Black Physician News

Stanford Surgical Resident Auriel August Discusses The Critical Need For More Diversity in Medicine

Stanford general surgery resident Auriel August decided to become a surgeon at eight years old. Yet growing up, she couldn’t find a popular black female surgeon to look up to. It’s why two years ago she started the Twitter account, @blackgrlsurgeon, so she could be out in the open for anyone in search of a role model.

“I want to be a visible face in academic surgery,” she says, “So young Black girls have someone to look up to and say, ‘I can be like this.’”

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CAR MECHANIC CHANGES GEARS AFTER OVER 25 YEARS IN BUSINESS, BECOMES DOCTOR AT AGE 47

It’s never too late to live the life of your dreams. Carl Allamby’s recent shift as an expert car mechanic to an emergency medicine doctor at the age of 47, is proof.

In 2006, after running a successful car repair business for decades, Allamby decided to take night classes in pursuit of a business degree that would help him expand his operations. However, a required biology class ended up changing the entire trajectory of his life.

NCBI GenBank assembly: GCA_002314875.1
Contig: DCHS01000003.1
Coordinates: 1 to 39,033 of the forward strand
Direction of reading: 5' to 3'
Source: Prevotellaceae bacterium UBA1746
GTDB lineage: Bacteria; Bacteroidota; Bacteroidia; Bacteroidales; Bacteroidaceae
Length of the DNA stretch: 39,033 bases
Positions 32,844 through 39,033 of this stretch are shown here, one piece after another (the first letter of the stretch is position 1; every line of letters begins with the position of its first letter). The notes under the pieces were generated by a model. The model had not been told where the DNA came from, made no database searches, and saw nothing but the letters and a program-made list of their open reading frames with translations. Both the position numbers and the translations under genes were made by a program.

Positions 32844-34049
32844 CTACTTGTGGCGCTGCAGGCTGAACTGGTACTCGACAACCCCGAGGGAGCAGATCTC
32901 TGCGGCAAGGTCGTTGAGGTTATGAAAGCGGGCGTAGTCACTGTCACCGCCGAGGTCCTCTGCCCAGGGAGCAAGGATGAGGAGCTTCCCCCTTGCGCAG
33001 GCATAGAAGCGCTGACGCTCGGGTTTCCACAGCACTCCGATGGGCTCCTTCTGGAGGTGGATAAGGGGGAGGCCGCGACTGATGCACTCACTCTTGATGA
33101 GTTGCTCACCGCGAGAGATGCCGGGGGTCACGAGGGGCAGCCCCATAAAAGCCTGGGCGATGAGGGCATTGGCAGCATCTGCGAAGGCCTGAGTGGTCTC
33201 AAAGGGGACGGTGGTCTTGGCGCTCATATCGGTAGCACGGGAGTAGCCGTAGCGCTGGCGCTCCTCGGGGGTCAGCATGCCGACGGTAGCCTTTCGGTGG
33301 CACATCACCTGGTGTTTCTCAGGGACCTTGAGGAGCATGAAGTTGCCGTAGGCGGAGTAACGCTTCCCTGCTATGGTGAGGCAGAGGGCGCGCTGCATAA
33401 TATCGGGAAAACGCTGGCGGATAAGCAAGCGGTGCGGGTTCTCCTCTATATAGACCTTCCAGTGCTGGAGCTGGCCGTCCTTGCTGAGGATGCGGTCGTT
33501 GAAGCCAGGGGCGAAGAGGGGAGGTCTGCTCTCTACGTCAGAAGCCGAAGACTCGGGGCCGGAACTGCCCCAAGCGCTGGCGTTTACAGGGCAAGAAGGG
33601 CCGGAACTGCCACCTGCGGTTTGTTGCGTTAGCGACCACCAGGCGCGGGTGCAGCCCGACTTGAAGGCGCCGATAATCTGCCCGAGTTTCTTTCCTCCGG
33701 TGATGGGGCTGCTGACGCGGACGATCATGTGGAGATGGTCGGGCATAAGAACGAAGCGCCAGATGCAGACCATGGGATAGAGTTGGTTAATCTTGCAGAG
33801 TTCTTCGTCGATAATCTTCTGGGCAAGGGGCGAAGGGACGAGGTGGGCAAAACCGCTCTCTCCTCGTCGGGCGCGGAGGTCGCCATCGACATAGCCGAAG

A fateful encounter with a teacher, Dr. Micah Watts, who was also a resident in interventional radiology at the Cleveland Clinic, provided Allamby with the visual inspiration he needed to shift gears.

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People Like Us: How Our Identities Shape Health And Educational Success

 

"Will black men take more preventative care services if they are randomly assigned to a black doctor?

They recruited men from barbershops and flea markets around Oakland. About 600 agreed to go to a clinic for a checkup.

The study found that black men assigned to a black doctor did accept more preventative services. And not by a little — by a lot."

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Inspiring Choices: Mentorship Can Boost African-American Representation in Medicine

Texas Medical Association
"In many cases, black and Hispanic students come from homes with no college graduates and attend public schools with few resources, Dr. Okorodudu says. Many of these students also live in poverty and frequently run up against long-standing prejudices.

Such obstacles contribute to a lack of role models and mentors in medicine, as well as other fields related to science, technology, engineering, and math (STEM), he says."

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